The coalition government in Britain is proceeding with legislation to dramatically change the House of Lords. Out go some 800 doddering nobles; in come 300 Lords.
But the real change is that the 300 new lords will be elected by a system of proportional representation:
Crucially, elections to a new senate would take place using proportional representation, the electoral system long favoured by the Lib Dems.
Peers would then serve a long fixed term, possibly for two or three Parliaments.
Polls would be based on pure proportional representation, where votes cast precisely reflect the seats allocated...
‘If the public ends up sticking with first past the post and rejecting the alternative vote for the Commons next year, actually the arguments for an upper House elected using proportional representation grow stronger,’ said one Government source. ‘PR in a new upper House will mean no one party commands a majority, like now, which would make it a balanced, long-term constitutional option.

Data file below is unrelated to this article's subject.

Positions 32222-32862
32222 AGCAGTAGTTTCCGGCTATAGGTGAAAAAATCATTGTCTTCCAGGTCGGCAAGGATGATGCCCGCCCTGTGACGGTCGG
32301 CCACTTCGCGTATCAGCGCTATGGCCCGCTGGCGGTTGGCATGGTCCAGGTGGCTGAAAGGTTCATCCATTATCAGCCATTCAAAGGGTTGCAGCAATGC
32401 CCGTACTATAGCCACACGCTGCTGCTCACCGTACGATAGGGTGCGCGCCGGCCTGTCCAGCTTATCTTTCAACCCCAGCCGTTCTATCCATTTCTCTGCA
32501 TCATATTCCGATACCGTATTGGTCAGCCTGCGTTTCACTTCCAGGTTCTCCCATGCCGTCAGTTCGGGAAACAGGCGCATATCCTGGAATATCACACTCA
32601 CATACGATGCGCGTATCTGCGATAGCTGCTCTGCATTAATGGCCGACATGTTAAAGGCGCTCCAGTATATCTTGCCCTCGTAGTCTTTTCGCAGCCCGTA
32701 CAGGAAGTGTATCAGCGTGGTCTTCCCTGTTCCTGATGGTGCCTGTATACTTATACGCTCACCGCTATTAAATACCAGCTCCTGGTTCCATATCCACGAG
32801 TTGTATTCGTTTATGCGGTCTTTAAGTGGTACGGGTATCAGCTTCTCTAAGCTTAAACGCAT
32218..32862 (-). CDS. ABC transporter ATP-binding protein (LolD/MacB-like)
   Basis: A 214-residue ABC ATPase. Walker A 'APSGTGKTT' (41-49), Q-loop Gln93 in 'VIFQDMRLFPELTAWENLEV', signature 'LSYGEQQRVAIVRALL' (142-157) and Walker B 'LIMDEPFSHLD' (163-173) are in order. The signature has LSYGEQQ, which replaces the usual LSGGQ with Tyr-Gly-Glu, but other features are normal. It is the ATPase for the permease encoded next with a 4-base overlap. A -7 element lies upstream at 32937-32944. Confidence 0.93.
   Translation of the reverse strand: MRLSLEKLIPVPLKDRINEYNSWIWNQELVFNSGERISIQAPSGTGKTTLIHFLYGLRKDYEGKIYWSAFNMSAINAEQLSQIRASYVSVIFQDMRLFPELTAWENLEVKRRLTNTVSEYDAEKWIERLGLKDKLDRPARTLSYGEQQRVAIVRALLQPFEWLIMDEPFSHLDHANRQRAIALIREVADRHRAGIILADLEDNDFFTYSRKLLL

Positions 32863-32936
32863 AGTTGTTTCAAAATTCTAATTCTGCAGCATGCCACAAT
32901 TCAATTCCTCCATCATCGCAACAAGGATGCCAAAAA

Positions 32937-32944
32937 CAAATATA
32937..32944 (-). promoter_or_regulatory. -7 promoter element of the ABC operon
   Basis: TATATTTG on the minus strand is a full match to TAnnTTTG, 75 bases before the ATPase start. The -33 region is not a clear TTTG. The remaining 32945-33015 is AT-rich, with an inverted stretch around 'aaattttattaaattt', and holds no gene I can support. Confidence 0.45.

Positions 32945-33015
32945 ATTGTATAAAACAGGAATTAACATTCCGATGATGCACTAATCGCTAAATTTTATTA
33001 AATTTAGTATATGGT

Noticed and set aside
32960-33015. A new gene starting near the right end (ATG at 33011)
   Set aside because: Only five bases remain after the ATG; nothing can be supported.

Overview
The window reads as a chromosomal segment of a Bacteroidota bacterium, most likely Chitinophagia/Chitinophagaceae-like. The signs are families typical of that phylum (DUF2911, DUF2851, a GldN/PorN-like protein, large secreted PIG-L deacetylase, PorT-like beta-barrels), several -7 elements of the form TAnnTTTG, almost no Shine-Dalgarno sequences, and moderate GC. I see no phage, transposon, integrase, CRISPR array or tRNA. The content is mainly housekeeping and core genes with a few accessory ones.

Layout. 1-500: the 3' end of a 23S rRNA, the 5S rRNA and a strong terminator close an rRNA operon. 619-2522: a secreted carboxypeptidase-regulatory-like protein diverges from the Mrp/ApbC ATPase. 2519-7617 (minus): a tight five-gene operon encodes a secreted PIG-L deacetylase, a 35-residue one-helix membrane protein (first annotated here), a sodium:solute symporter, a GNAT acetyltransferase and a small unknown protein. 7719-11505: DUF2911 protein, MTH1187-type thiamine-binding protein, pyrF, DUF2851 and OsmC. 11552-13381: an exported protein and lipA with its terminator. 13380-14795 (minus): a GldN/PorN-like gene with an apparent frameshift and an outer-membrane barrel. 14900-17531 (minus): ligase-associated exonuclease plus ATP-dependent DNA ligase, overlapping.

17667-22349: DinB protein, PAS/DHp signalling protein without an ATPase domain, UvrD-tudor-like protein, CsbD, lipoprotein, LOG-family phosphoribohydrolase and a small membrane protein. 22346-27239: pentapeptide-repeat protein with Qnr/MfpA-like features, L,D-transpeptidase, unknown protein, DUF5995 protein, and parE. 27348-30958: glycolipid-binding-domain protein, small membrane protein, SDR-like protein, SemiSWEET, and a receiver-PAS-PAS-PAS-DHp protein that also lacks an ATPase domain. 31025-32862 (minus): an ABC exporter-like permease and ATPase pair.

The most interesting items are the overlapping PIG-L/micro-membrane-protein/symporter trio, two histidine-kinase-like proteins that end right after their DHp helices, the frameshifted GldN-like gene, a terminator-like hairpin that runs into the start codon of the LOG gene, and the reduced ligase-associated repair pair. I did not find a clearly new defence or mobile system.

‘In those circumstances, where an elected chamber is not controlled by any one party, it keeps its scrutiny role and is very different to the Commons.’
Imagine if the Liberal Party decided to go for this kind of a revised Senate in Canada!
What a boost it would be for reducing the geographic tensions and centrifugal forces which so polarize debate and politics in this massive land mass we call Canada.
How about it, Michael?